My name is Austin and I was involved in a single car accident my senior year of high school on September 1st, 2014. I was on my way to work after a normal day of hanging out with my family on Labor Day. I don’t remember anything that happened, but was told that I may have overcorrected after getting a tire off the edge of the road. My car did a 180 degree spin and hit a tree on the opposite side of the road. I was wearing my seatbelt, but the impact caused me to hit my head and shoulder on the passenger’s seat. Two gentlemen stopped and found me unconscious. One of them noticed that the car had caught on fire and they immediately got me out. By the time they crossed the street, the car was fully engulfed in flames.
I was intubated on the scene and was flown to UT Medical Center, where I spent several hours in the ER and then transferred to the Neuro CCU. My family was told that I had a severe diffuse axonal brain injury as well as a broken collarbone and a few facial injuries. I was put on life support and received a tracheotomy and PEG tube a few days later. My Glasgow coma scale score was a 3 while I was in the CCU. After 11 days, I still was not responding well, and was still in a coma. My parents and doctors made the decision to transfer me to Shepherd Center in Atlanta Georgia. The Shepherd Center is a specialized rehabilitation hospital that deals primarily with brain injury, stroke and spinal cord injuries. I spent 2 ½ months at Shepherd Center, relearning how to walk, but despite the staff’s best efforts; I did not communicate, eat, or progress in other areas.
I was discharged home just before Thanksgiving and started receiving home health therapy. I eventually began talking 4 ½ months after my accident, just after the New Year. The first memories I have from after the accident are from around this time. After a brain injury, a lot of basic life activities have to be relearned. Some things come back naturally, but many others require months or even years of rehabilitation.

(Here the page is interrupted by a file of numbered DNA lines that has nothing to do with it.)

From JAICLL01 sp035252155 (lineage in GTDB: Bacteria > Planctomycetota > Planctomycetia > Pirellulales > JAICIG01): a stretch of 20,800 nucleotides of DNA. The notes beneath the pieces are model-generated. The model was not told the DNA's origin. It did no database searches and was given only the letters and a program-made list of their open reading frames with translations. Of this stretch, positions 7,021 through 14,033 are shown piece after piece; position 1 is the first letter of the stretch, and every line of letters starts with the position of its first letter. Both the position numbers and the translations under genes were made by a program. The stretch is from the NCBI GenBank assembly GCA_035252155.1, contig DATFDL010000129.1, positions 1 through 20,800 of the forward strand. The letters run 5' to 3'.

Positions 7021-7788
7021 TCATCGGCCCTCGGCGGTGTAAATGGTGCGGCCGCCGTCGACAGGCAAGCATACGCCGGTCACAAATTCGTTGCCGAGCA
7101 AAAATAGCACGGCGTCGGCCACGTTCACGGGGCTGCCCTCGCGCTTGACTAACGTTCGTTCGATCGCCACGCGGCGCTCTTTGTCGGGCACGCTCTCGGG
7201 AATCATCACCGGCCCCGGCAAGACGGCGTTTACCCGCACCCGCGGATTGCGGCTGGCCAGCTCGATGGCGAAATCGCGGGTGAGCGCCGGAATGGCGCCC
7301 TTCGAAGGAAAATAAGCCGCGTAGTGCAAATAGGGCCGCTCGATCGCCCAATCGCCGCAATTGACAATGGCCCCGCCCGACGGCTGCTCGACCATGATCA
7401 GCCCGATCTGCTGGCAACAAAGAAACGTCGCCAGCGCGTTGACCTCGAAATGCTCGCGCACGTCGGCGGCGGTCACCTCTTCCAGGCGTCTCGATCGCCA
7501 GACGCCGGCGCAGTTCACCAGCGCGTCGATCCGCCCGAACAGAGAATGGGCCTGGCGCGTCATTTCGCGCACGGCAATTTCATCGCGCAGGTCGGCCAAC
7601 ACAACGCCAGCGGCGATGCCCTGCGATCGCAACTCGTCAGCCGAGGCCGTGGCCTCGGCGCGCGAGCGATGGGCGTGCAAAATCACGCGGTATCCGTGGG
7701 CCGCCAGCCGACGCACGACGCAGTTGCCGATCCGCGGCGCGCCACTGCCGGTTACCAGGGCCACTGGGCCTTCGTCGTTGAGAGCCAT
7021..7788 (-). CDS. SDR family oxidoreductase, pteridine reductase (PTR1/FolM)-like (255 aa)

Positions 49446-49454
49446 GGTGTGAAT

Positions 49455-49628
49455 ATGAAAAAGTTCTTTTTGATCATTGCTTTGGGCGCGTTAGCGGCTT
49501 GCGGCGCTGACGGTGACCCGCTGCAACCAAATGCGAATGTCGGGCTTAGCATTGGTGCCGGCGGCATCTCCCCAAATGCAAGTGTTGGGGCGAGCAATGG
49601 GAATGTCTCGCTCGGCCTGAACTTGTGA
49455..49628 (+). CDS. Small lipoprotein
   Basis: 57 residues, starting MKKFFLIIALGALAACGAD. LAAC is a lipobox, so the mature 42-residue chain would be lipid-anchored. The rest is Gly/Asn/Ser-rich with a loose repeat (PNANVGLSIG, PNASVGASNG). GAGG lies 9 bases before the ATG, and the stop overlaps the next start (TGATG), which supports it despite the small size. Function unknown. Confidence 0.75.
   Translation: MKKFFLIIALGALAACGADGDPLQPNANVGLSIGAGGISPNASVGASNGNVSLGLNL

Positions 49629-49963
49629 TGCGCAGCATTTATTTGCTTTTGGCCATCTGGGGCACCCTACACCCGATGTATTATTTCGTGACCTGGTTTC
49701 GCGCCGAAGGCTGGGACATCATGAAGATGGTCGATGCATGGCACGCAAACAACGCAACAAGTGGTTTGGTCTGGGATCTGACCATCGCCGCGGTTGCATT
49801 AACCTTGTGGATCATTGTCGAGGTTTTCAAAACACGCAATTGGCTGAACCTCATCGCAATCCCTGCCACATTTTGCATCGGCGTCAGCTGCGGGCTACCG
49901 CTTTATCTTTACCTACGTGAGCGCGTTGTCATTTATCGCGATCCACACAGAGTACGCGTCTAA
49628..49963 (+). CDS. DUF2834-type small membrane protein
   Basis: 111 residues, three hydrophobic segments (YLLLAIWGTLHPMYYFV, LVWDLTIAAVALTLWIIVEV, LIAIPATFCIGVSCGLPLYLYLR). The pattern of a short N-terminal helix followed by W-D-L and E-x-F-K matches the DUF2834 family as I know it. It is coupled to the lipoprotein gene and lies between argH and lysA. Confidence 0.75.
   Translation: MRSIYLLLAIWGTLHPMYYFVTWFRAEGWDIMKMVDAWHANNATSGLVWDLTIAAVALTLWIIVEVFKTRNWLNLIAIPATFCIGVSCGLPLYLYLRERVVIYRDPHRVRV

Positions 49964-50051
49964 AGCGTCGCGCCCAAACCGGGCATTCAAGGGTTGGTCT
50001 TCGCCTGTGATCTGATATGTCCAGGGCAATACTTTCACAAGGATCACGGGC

Since that time, I have spent 2 ½ years in outpatient rehab at both Patricia Neal Rehab Center and Shepherd Center. I slowly began rebuilding my life. I graduated high school and started college by taking one class my first semester. From there, I slowly added a class every semester working my way up to a full time class load last semester. This took more time than I planned, but I am thankful to God that I am alive and that I have the opportunity to go to college. I know that my injury is far from fully healed, but considering where I was it has gotten a lot better. Although
I do have rough times every now and then, I just try not to stay there for too long. A few positives did arise from my accident: I am more positive now, kinder, less quick to judge, and more focused on what really matters, God. I am so thankful for the support of my family, friends, doctors, nurses and therapists that have helped me along the way. Without a doubt, I would not be where I am today without them.
I enjoy going to the trauma support group to hear other people’s stories and to learn strategies that have helped others in their recovery. I gain new experiences at each meeting that encourage me and teach me something new.